Anas Sarwar dragged into row over Orange Order candidate

ANAS Sarwar’s judgment has been called into question after Scottish Labour selected a former Orange Order leader as an election candidate.

SNP Constitution Secretary Angus Robertson suggested the decision reflected poorly on Mr Sarwar’s leadership of his party.

An anti-bigotry campaign called it a “slap in the face” for every Catholic Labour voter.

It followed the Herald revealing today that the former world leader of the Orange Order will be a candidate for Labour at the local elections in May.

Henry Dunbar will stand in the Airdrie North ward of North Lanarkshire Council.


The 66-year-old was the most senior orange man in the country from 2010 to 2016 while serving as Grand Master of the Grand Orange Lodge of Scotland.

He was also the Order’s most senior figure worldwide after being elected Imperial President from 2015 to 2018.

The Order describes itself as a Protestant fraternity united by faith, but it is regarded by some as being hostile to Catholics.

Mr Dunbar told the Herald he wanted to serve the whole community and people’s religion was irrelevant.

“I’m not standing for the Orange Order, I’m standing for Scottish Labour,” he said.

However the SNP have criticised Labour for opening the door to a “deeply divisive” group.

Mr Robertson tweeted in response to the Herald’s story: “Is AnasSarwar seriously planning to stand the former Orange Order ‘Imperial President’ as a Scottish Labour candidate in the forthcoming local government elections? #scottishlabour #judgement #leadership”.

The Call It Out campaign against anti-catholic bigotry in Scotland also criticised the selection of Mr Dunbar as a candidate.

It tweeted: “This is a slap in the face for every Catholic/Irish Catholic who has ever voted Labour – and there are many. The Scottish Labour Party can no longer speak credibly on bigotry, hatred and inequality.”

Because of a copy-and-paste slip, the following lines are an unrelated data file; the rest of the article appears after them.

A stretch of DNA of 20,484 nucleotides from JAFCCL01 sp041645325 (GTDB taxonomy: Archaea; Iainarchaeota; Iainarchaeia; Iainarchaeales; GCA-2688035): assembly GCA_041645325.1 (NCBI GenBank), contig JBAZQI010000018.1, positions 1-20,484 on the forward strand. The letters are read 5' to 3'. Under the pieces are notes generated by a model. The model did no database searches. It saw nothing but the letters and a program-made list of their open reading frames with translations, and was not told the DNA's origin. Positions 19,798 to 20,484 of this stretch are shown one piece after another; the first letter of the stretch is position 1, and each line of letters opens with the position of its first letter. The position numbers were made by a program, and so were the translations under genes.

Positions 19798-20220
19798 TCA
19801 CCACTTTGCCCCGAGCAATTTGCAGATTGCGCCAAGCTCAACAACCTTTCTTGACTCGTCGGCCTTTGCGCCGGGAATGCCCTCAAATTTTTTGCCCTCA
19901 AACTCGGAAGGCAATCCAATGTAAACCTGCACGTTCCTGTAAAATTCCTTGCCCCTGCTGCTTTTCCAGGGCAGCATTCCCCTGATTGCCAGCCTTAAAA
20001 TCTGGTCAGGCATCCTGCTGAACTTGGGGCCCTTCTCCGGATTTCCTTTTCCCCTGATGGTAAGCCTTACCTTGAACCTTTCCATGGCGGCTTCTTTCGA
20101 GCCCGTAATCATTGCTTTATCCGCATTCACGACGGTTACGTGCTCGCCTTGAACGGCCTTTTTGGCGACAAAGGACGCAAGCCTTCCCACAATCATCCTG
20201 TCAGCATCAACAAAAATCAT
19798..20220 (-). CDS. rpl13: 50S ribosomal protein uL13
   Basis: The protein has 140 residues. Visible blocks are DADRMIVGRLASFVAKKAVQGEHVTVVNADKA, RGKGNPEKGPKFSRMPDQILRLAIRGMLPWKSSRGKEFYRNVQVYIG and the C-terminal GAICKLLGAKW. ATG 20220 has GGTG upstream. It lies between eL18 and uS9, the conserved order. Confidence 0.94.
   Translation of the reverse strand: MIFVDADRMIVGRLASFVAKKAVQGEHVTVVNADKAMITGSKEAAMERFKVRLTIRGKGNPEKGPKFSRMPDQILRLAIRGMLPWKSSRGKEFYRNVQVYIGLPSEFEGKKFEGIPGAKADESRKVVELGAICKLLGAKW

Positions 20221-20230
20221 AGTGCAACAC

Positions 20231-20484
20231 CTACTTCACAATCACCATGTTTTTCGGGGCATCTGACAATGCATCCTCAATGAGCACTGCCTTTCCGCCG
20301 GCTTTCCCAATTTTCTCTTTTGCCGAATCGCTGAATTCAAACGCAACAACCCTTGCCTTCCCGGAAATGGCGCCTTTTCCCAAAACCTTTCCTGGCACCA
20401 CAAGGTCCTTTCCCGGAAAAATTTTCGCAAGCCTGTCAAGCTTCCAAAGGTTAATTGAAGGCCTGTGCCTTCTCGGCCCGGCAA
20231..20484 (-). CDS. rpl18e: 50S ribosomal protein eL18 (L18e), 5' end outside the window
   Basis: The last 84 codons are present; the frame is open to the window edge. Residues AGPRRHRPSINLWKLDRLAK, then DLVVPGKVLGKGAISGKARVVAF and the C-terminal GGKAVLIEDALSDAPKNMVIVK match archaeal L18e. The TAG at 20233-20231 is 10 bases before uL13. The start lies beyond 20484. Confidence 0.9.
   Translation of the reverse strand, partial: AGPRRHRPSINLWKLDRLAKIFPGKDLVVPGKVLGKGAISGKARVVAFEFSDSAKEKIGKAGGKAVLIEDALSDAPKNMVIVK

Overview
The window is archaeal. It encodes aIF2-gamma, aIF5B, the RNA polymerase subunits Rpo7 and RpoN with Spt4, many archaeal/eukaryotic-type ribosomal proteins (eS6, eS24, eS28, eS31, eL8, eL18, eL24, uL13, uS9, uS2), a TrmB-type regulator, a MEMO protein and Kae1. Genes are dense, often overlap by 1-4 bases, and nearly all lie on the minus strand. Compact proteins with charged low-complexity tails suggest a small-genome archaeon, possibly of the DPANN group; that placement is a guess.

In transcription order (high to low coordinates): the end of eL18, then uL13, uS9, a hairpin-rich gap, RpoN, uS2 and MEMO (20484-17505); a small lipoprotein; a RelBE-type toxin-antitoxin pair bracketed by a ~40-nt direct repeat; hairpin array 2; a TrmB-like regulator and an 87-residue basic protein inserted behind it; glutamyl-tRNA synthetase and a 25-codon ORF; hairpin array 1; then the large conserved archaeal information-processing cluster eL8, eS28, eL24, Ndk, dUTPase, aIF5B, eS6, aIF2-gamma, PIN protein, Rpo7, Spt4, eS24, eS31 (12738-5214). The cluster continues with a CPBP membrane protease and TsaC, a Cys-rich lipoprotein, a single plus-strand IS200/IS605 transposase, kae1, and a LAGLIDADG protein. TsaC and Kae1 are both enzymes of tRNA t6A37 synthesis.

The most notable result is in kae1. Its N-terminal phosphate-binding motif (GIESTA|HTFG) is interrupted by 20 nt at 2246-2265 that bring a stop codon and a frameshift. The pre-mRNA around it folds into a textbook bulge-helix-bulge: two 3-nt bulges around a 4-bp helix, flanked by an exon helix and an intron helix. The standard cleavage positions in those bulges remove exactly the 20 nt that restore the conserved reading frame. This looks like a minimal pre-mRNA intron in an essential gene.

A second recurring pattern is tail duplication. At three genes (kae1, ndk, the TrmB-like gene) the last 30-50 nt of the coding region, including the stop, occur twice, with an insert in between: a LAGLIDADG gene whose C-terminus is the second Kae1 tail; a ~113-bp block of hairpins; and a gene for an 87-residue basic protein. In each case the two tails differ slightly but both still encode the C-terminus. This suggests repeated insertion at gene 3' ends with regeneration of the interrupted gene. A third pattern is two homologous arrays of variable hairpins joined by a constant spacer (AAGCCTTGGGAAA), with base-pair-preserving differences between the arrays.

Mr Dunbar’s selection comes as Scottish Labour is scrapping with the Scottish Tories for Unionist votes in the west of Scotland.

North Lanarkshire Council is currently run by a minority Labour administration and is a key SNP target in the spring.

The Orange Order’s executive director in Scotland, Ian McNeil, is a Labour councillor in Airdrie South, the ward next to the one where Mr Dunbar is standing.

Asked about Mr Robertson’s criticism of Mr Sarwar, Scottish Labour refused to comment, merely restating its previous position.

A Scottish Labour spokesman said: “All of Scottish Labour’s candidates have promised to reflect and uphold the party’s aims and values as a tolerant, open and democratic party for the people of Scotland. Mr Dunbar will be held to the same high standard as all Labour candidates across Scotland.”

Mr Sarwar, who today hosts his first in-person Scottish Labour conference as Scottish Labour leader, last year said anti-Catholic racism was “real and abhorrent” and had ot be confronted and challenged.

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